Demonetisation And Disability: A Personal Account

Posted by Martand Jha in Disability Rights
January 7, 2017

On the last day for exchanging old currency notes i.e December 30, 2016, I went to SBI JNU Branch to withdraw cash. Me, being a differently-abled person, I knew that there are separate queues for persons with disabilities as per the directive of the government. Keeping this in mind, I went straight to the cashier’s counter.

People standing there in general queues started asking me to get in line, to which I replied saying that I was a differently-abled person and hence was not standing in the general queue. I went to the cashier and told the same to him and gave him a cheque to withdraw 20,000. To which the cashier replied that the daily limit on that day had been limited to 10,000 as there lack of adequate cash. The reply appeared like an eye-opener to me which falsified all tall claims of the government that adequate cash is available in the banks.

The second thing which the cashier said to me was quite intriguing and shocking. He said, “You don’t look like a person with disability to me and hence you should get a token and stand in the general queue.” This was quite an absurd remark and showed the mentality of people in general towards persons with disabilities. I told the cashier that I can show him my disability certificate if he wants to confirm. His reply didn’t change and he said that because I didn’t look disabled enough to him, that’s why even the medical certificate won’t prove my point to him. Here was a bank cashier who was trying to be a competent authority on whom to consider differently-abled and whom not.

I wonder that when government of India released the notification for separate queues for persons with disabilities, did the government leave the matter on the judgement of bank employees to decide who is disabled and who is not? All this was happening in JNU SBI Branch, where one would think that the level of sensitivity towards differently-abled people would be much more than any other place considering that the university campus is relatively a better place to live for a differently-abled student in terms of access, accommodation, sensitivity and respect towards them. One can only wonder what must be happening in the rural heartland of India where both ‘awareness’ and ‘sensitivity’ towards disabled is relatively quite low.

Suddenly, I realized that Indian society sees “disability” as a homogeneous concept, when in reality there are multiple levels of disability. People in general, only recognize persons with disability as someone either on a wheelchair, someone walking with a stick or visually challenged people. Because of this myopic understanding of disability, people generally dislike any special provision provide to those differently-abled persons, who in their eyes are not “disabled enough” to get special treatment.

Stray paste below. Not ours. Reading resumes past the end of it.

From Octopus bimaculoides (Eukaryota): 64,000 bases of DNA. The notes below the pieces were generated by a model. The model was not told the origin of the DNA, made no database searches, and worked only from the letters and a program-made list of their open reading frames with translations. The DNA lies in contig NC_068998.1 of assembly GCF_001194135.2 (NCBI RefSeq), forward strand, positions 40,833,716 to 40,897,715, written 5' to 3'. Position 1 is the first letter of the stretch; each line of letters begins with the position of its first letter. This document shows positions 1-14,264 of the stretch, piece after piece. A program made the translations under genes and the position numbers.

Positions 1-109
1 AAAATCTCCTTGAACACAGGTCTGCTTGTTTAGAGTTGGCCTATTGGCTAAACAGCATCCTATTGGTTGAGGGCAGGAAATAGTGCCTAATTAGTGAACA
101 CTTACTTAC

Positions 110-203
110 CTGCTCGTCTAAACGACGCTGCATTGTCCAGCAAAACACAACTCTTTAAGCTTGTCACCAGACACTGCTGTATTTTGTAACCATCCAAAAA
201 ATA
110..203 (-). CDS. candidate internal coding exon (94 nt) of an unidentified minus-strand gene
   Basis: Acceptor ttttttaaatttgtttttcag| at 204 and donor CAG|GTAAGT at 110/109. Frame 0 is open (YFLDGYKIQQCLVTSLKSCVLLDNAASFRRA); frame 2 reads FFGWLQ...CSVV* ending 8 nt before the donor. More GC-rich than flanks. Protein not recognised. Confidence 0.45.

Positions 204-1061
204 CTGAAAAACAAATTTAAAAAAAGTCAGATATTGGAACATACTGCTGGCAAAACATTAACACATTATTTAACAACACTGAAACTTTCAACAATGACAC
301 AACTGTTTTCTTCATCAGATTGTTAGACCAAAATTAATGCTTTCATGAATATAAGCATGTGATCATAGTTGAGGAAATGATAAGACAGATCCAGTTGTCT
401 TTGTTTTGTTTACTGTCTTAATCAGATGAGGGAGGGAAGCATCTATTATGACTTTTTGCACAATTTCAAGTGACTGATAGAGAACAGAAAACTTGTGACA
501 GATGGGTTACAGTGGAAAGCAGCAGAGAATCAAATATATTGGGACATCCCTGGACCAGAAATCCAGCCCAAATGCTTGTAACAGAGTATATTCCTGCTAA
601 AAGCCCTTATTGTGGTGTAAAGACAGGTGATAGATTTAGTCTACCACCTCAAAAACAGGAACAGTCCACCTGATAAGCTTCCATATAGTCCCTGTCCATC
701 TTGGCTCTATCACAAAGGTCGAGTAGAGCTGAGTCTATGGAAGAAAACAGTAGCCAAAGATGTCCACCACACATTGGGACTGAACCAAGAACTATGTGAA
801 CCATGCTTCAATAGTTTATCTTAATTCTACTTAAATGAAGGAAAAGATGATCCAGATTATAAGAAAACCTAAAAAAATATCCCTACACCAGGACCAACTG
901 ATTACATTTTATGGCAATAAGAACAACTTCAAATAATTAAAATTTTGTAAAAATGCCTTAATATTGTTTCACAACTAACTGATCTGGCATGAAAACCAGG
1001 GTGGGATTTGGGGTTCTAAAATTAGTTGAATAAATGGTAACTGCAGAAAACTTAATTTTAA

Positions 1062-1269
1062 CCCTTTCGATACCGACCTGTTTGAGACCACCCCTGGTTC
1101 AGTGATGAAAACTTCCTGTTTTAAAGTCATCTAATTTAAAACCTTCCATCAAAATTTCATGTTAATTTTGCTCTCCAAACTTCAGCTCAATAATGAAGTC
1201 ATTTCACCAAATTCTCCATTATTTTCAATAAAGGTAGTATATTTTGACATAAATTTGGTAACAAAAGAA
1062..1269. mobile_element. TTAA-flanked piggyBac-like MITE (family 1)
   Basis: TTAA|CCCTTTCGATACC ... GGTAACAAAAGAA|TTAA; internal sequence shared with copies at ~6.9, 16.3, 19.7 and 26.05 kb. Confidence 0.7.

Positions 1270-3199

What happened after that was more disappointing. After I refused to stand in general queue, the cashier said that I should go and take the token of senior-citizen. This was quite baffling. I asked him why I should take the token of “senior-citizen” to which he replied that there were no “separate” tokens for persons with disabilities and since. Only two kinds of token are released, one under General Category and other for Senior Citizens. I asked why there are no separate tokens for persons with disabilities, to which he first got irritated and then replied by saying that since Persons with Disabilities are very small in number, therefore they clubbed them together with Senior Citizens.

This response is quite unsatisfactory. It shows the lack of priority given to persons with disabilities, where they are clubbed with an entirely different category, just because they are smaller in number. Why could they not come up with separate tokens for “differently-abled” people. Is it such a big administrative and technical task to make desired changes, or is it just the lack of intent on the part of authorities to give low priority to the 80 million disabled population of this country.

The third which I noticed in the banks is the insensitive attitude of people in general when they see any differently-abled trying to get their work done without having to stand in queues. The way they address persons with disability is just inappropriate and insensitive. Use of words like langda (handicapped), andha (visually impaired) and loola (maimed hands) etc is extensively to address persons with disabilities.

Using such insensitive words to address persons with disability is a general norm in India and this is what I saw even in the banks. All the Accessible India Campaigns, disability laws, provisions can’t do much till the time society as a whole starts giving due respect to a person with disability and not see them as somebody “other” than the usual mainstream.

This “othering” is the root of the problem. In the whole demonetisation process, the experience of differently-abled people has not been pleasant, to say the least.

Image Source: Reuters